There were a slew of other intended locations spread throughout various episodes, all missed because of what must have been a terribly problematic left turn somewhere in Albuquerque.
American Civil War Settings
The long tentacles of the American Civil War stretched through several Looney Tunes and Merry Melodies. I don’t have a theory other than people of that time may have heard first-hand stories of the conflict passed down from their grandparents or great-grandparents (the last veterans passed away in the 1950’s). Did this recurring theme come from societal memories or from more individualized family experiences of one or more of the writers? I don’t know.
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My favorite Civil War geographic reference came from Granny, the caretaker of Tweety and Sylvester, when she said, "I haven’t had this much fun since the boys got back from Gettysburg!" Granny was quite the hussy in her younger days, apparently.
An entire episode featured a Civil War theme in 1953’s "Southern Fried Rabbit." Yosemite Sam portrayed a colonel in the Confederate army trying to prevent Bugs Bunny from crossing the Mason-Dixon Line, a traditional boundary between northern and southern cultural areas. I could get into all sorts of technicalities about the twelve mile circle, the wedge, the transpeninsular line, Virginia before West Virginia split, blah, blah, blah, but for the sake of simplicity let’s describe this as basically the line between Maryland and Pennsylvania plus western Delaware. Yosemite Sam as a Confederate officer also seems like an unusual casting choice. Yosemite seems more akin to the Sierra Nevada range. California didn’t fall within Confederate territory the last time I checked. I’m probably over-thinking this.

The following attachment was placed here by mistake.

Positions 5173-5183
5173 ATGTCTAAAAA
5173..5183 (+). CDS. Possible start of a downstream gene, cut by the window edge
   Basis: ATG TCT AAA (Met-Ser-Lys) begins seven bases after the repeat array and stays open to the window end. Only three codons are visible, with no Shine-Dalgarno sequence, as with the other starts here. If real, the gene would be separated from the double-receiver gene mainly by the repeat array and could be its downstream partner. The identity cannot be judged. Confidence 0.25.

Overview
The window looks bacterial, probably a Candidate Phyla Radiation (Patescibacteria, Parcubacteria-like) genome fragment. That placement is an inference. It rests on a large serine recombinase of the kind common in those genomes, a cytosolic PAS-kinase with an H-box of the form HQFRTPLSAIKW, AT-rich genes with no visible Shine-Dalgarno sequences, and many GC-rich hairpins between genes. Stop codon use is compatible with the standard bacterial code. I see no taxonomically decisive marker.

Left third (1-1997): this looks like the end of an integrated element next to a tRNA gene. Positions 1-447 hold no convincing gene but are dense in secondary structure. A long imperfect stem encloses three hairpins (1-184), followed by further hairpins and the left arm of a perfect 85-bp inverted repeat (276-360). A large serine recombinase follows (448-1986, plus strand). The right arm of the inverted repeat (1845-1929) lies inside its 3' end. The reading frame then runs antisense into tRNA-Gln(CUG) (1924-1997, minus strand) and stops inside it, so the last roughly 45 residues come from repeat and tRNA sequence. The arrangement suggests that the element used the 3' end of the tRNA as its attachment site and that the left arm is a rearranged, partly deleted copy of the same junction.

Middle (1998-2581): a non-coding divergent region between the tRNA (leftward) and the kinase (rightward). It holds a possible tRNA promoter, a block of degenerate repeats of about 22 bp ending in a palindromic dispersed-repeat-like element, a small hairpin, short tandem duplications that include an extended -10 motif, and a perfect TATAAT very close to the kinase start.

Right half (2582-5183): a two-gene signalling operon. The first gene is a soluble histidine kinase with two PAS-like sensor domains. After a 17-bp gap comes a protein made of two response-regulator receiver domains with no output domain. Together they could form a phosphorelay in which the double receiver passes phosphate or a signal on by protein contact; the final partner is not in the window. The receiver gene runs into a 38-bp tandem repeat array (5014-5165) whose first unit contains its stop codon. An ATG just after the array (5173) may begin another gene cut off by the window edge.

Finally, many characters including Daffy Duck and Sylvester referred to "whistling Dixie." Granted, I recognize that Dixie in this context refers to the song and not the geographic area. However, culturally, it does have a direct connection to the American South.
That’s (not) All Folks!
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Want a few more real-world locations referenced or visited by Looney Tunes characters? These spots appear at various times:
- Miami, Florida: So long, Sammy! See you in Miami! (Bugs in "Bugs Bunny Rides Again," 1948), and similarly;